This legislative season finds all but a handful of states facing budget shortfalls on an historic scale.
The crisis is so bad in Missouri that Gov. Holden has ordered every third light bulb in state buildings to be unscrewed to save money.
Missouri's Legislature is in gridlock, pitting a tax-advocating Democratic governor against a House and Senate controlled by conservatives who believe that taxpayers are burdened enough.
A story in the New York Times on April 21 entitled "States, Facing Budget Shortfalls, Cut the Major and the Mundane" detailed the extreme measures being taken to make ends meet.
Among the revelations: Teachers in Oklahoma are doubling as janitors. In Oregon teachers have agreed to work two weeks without pay. Kentucky is releasing prisoners early, and Connecticut is laying off prosecutors.
In Nebraska, 25,000 poor mothers have lost health care and tuition at state colleges has risen 20 percent in two years. Colorado has suspended property tax breaks for 120,000 elderly residents.
The Times story notes that as states battle the worst financial crisis they've seen since World War II, they are running out of options to meet an aggregated $100 billion in shortfalls. Financial reserves have been drained, retirement funds are at risk, tax exemptions are being canceled, windfalls spent and every sector that can be taxed, licensed, surcharged and assessed fees is fair game.
Gaming revenue schemes have proliferated over the past decade and additional gaming measures are in front of legislatures in half the states.
With the costs of state and federally mandated programs rising each year, most states have had to rely on deep cuts just to stay even.
The Band-Aids aren't enough to reverse the erosion of civic infrastructure such as roads, bridges, and state buildings or stem the decline of educational and social programs that enjoyed robust expansion in flush times.
With a budget gap approaching $34 billion, California perhaps has reached the point of no return. Democrats control the California Assembly and their proposed solution to close the gap is predicated on a sweeping array of targeted taxes and surcharges.
Under the plan, taxes and fees would be placed on light bulbs, diapers, dry cleaning, hunting and fishing licenses, marriage counselors, public colleges, mercury lamps, airplanes, bottled water, guns, bullets, cigarettes, cell phones, medical licenses, earthquake insurance, oil, satellite TV, nursing homes, landscaping, court documents, lumber, delinted cottonseed and library books.
In total, 117 proposals and bills would generate an additional $28.8 billion, most of which would be shifted onto the backs of California consumers and businesses already buckling under the weight of steep taxes and costs of doing business.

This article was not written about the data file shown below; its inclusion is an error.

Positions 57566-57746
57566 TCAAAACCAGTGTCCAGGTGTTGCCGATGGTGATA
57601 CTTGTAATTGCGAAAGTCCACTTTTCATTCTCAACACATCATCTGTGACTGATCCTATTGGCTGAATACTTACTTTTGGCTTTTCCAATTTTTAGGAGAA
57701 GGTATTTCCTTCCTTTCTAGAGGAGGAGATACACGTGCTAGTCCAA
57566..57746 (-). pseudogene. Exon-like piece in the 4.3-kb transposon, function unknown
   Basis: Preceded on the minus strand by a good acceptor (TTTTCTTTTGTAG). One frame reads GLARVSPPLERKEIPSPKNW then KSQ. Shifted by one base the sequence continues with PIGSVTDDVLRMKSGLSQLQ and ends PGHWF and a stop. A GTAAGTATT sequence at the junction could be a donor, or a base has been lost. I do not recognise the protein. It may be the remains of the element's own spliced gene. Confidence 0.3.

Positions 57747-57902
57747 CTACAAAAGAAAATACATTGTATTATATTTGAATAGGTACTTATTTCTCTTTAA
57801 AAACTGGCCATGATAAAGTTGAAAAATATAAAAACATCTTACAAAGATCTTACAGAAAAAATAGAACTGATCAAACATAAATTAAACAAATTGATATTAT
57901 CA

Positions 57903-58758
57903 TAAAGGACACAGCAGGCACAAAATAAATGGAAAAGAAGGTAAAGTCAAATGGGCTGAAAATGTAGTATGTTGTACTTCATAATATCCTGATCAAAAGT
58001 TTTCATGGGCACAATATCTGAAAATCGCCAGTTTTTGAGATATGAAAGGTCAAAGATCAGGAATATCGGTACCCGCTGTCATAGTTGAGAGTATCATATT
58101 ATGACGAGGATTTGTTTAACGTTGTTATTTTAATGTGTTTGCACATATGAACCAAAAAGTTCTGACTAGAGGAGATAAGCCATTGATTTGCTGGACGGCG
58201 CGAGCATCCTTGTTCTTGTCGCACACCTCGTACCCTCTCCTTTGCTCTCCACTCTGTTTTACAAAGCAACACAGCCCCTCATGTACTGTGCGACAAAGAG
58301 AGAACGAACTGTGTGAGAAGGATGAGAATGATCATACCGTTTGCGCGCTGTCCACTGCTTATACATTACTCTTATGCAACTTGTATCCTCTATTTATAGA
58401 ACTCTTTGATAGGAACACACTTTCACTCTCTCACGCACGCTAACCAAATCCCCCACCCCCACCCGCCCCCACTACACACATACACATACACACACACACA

Certainly, if California had a Permanent Fund or Constitutional Budget Reserve, the principle and interest of these funds would have been exhausted long ago.
California has arrived at these dire straits because of the proliferation of new social programs during the flush years of the Internet bubble. The bust of the new economy combined with an energy crisis has forced California into a downward spiral it can't stop.
Alaska's fiscal crisis pales by comparison. Although long-term solutions have been elusive, reality is beginning to sink in on the hill. A proposal to levy a state-wide sales tax is gaining traction in the Legislature, and when combined with other user fees would generate an estimated $250 million annually.
The House Special Committee on Ways and Means is considering a change in rules governing the Alaska Permanent Fund, which could make hundreds of millions of dollars available annually while preserving the payment of an annual dividend on some level.
Ways and Means co-chair Jim Whitaker believes these two approaches along with a cap on state spending would put the state in a better position to meet its obligations without draining its savings accounts.
Another component is needed. Oil revenues account for the lion's share of the state's general fund budget. From the start of this session, the budget gap has grown by more than $65 million due to short-term fluctuations in oil prices. The state's budget process historically has been pushed and tugged by the fluid and unpredictable nature of oil prices, placing a great burden on the Legislature to make sudden, sometimes dramatic adjustments to the budget.
Lawmakers should at some point consider creating an escrow account for oil revenues that would dampen the short-term impact of oil price swings by establishing a five-year rolling average benchmark price the state would use for budgeting purposes instead of budgeting based on future projections. The account could be protected and earn interest in the same way as the Permanent Fund.
It would take a fortuitous combination of events for lawmakers to make a commitment to another "savings" account. However, if and when oil prices outstrip the budgeted forecast, some or all of the surplus could be socked away and over time the account could be fleshed out, thus putting an end to the rollercoaster ride.
It is important to note Gov. Murkowski didn't create the budget gap, he inherited it. He has demonstrated great courage in proposing budget cuts, targeted fees and tax measures that require hard choices. His proposals have provided the Legislature with a foothold to move closer to more substantive solutions.
The tax and user fee measures still need a lot of work and there isn't much time left in the session. The Permanent Fund proposal holds promise but will likely not move much further this time around.
At least Alaska has the luxury of budgetary choices, and opportunities for economic growth and there is still time to avoid the some of the financial pitfalls that have befallen nearly every other state.
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